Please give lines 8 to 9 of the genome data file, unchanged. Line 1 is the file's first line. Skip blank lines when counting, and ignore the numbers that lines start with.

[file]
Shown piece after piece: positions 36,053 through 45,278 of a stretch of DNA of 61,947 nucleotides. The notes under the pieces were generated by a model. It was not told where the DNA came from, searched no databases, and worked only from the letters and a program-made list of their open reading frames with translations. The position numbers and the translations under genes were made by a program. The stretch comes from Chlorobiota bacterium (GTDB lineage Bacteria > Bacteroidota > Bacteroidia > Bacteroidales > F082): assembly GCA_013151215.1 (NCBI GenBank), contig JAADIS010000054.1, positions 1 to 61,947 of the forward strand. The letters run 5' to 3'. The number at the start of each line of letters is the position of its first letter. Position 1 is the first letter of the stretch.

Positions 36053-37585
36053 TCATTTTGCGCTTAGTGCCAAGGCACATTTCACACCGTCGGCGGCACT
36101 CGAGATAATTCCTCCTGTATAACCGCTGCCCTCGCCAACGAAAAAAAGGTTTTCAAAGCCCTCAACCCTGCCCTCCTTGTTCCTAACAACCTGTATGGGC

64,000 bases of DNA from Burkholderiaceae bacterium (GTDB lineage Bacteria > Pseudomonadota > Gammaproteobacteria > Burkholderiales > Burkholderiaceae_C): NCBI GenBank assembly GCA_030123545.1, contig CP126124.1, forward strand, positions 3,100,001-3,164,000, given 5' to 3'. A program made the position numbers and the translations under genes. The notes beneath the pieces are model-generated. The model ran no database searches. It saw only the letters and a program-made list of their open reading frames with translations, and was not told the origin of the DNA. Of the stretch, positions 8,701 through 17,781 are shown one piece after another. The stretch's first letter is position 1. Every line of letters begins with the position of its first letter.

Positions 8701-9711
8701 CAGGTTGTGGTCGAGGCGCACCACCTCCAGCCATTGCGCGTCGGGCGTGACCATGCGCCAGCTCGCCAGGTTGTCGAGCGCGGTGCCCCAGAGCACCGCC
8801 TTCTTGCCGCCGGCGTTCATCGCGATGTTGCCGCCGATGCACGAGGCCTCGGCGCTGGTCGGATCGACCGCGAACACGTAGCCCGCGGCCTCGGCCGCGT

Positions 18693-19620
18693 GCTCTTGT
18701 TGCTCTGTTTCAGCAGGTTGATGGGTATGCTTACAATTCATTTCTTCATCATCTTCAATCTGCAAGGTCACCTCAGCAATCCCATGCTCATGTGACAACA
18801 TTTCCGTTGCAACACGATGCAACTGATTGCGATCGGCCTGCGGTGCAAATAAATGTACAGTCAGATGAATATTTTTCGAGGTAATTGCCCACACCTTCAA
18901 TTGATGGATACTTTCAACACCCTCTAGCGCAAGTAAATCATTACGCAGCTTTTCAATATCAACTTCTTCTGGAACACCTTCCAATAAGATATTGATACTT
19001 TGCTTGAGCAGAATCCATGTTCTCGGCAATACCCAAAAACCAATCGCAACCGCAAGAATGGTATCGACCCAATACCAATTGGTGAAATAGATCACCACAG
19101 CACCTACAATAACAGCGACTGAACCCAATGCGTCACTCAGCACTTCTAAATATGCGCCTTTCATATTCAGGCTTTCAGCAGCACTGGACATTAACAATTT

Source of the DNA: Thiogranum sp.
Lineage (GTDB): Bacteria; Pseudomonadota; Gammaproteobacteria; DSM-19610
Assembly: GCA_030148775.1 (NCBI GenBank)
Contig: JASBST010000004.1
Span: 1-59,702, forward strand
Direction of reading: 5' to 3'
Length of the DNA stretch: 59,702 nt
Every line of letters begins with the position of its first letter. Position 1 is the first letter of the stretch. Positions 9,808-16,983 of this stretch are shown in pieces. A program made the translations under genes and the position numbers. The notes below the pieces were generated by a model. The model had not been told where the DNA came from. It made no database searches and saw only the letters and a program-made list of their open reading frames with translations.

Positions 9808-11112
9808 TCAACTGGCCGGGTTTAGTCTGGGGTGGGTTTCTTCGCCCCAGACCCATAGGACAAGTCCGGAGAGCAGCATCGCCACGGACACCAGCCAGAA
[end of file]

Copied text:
8801 TTCTTGCCGCCGGCGTTCATCGCGATGTTGCCGCCGATGCACGAGGCCTCGGCGCTGGTCGGATCGACCGCGAACACGTAGCCCGCGGCCTCGGCCGCGT

Positions 18693-19620